This summer has been busy for education advocates in Raleigh. Numerous education policies have passed the House and Senate that challenge teachers’ livelihoods through salary and tenure. One particularly detrimental measure defunds the masters pay schedule from the state teacher salary, where an effect date of April 1st would remove current (e.g. May) graduates from the benefits of a 10-15% increase in pay. This pay is seen as crucial for North Carolina teachers, as NC ranks 46th in the nation for teacher compensation. State Representatives Bill Brawley and Ruth Samuelson have recently stated to the Charlotte Observer that they will try to amend the law in the next legislative session to aid those currently in graduate programs to receive the benefits of increased pay. However, they have made no concession or justification for defunding this incentive for teachers to professionally develop through higher education. This is tough for the educational community to accept given Governor McCrory’s ample 11% increase to his cabinet’s salaries which start at well over $100,000 each while NC holds the 48th lowest per pupil expenditures in the nation. These policies run deeper into the value of teacher preparation, as the assembly has given $10 Million over two years to the Teach for America (TFA) program while defunding the equally performing, but higher retaining homegrown, NC Teaching Fellows program (TFA has less than 10% retention whereas NC Teaching Fellows was more than 75%). Teacher tenure has now been effectively eliminated; all teachers are subject to 1-2 year contract where Senate Leader Berger stated on record to provide principals the means to remove ineffective teachers from classrooms. However, with questionable teacher evaluation instruments and providing administrators carte blanche to punitively dismiss teachers at will, has left educators statewide more uncertain to the stability and feasibility of remaining and enduring in the teaching profession.
ESEA waivers of states and LEAs continue to be submitted and approved as a means of amending the federal pressures of the long unauthorized No Child Left Behind legislation. Forty-one states, including the District of Columbia have been approved, where 6 are pending (Texas, Illinois, Iowa, Wyoming, Puerto Rico, Bureau of Indian affairs). The most surprising outlier is California, where 8 LEAs have independently applied and sought flexibility. Due to mounting pressure from student advocacy groups, new technical assistance has come from the Department regarding annual measurable objectives or AMOs, or the means in which schools are accountable for student outcomes. This information helps states outline the responsibilities and action for identifying, measuring, reporting and acting on low-performing schools. Regardless, discontentment is growing in both chambers of Congress with the waiver process and implementation where whispers reauthorizing ESEA may happen before the end of the 113th session. A promising yet troubling development has been the house passing HR5 or “The Student Success Act,” a highly partisan reauthorization for ESEA that passed the US House of Representatives in late July.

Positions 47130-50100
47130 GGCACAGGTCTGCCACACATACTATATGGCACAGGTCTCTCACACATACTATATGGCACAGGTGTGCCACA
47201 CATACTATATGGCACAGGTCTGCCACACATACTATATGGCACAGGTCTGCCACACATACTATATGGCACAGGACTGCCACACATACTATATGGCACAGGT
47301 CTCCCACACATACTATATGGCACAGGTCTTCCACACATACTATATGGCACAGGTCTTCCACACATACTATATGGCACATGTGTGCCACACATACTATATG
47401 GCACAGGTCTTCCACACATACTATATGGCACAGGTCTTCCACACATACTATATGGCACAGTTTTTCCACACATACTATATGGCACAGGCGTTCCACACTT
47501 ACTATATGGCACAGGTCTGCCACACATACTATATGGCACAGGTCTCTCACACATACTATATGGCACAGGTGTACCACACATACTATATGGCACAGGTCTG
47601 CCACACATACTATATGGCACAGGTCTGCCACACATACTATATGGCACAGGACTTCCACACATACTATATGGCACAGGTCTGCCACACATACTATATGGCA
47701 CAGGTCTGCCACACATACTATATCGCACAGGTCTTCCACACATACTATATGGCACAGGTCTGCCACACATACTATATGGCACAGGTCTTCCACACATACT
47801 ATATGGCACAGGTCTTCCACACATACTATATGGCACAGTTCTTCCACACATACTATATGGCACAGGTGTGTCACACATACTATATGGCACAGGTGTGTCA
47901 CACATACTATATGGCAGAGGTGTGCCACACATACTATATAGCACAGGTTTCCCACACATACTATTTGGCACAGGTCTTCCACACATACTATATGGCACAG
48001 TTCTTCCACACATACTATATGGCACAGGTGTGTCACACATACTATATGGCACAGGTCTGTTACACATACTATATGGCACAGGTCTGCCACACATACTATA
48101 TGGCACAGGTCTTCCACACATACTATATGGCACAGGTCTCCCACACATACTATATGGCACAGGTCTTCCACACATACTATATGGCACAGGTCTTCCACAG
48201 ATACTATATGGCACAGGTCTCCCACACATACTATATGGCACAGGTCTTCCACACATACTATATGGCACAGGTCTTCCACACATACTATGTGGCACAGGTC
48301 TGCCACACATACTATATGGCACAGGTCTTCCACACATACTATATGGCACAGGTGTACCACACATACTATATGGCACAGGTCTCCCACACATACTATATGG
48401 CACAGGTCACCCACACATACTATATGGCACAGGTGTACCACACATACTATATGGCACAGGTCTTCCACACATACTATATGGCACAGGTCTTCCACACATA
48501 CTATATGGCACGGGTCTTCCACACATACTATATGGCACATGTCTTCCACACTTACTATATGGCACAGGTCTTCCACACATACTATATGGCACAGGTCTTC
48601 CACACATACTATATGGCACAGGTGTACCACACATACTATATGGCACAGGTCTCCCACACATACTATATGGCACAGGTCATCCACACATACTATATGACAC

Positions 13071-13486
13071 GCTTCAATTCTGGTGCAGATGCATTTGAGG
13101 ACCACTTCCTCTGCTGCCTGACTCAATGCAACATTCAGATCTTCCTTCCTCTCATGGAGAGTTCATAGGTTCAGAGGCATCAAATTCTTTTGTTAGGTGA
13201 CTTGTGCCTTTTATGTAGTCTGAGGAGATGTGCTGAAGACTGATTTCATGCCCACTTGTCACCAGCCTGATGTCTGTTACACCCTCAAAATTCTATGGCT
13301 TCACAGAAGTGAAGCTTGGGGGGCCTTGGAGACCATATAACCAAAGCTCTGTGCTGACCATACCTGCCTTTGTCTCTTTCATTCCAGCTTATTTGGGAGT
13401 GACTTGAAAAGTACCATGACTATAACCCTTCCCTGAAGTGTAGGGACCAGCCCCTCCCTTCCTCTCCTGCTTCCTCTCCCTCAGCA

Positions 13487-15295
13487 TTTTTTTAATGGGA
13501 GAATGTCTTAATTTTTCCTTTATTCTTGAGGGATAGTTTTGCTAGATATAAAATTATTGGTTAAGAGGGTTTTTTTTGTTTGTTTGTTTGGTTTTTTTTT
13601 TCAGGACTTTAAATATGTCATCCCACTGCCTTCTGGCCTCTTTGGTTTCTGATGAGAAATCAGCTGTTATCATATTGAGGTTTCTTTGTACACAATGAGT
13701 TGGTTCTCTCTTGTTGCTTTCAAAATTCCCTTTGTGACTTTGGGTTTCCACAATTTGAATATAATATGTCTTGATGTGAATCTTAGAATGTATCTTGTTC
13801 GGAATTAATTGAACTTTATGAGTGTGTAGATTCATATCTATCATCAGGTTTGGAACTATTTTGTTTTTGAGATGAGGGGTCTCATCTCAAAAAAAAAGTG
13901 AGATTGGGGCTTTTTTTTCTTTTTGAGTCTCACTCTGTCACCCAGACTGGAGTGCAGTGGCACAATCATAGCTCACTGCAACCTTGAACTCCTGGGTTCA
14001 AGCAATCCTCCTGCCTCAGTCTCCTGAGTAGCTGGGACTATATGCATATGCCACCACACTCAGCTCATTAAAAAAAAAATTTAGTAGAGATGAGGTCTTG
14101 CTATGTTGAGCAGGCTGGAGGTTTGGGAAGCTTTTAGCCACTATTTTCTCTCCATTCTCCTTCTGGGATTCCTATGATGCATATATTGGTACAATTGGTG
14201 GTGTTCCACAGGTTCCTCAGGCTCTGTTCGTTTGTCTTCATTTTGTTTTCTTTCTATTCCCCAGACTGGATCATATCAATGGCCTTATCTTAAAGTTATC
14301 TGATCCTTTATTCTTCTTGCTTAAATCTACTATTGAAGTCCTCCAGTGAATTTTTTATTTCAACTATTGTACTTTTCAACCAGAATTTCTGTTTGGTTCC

NC Policy Watch, a part of the North Carolina Justice Center, has created a clearinghouse of the mounting education cuts to 27 and counting Local Education Agencies or LEAs across the state. To track the changes that have been taking place, you can follow them on Facebook, Twitter, or through this direct link to the site: http://www.ncpolicywatch.com/tracking-the-cuts-the-dismantling-of-our-public-schools/
Utilize and mobile your social media outlets to continue the discourse of education changes online. Encourage your local representative(s) and senator(s) to take action to save NC public education and funding for STEM. To determine your members you can use the General Assembly’s search Tool called “Who Represents Me?” for contact and social media information. http://ncleg.net/representation/WhoRepresentsMe.aspx
Submitted by Rebecca Hite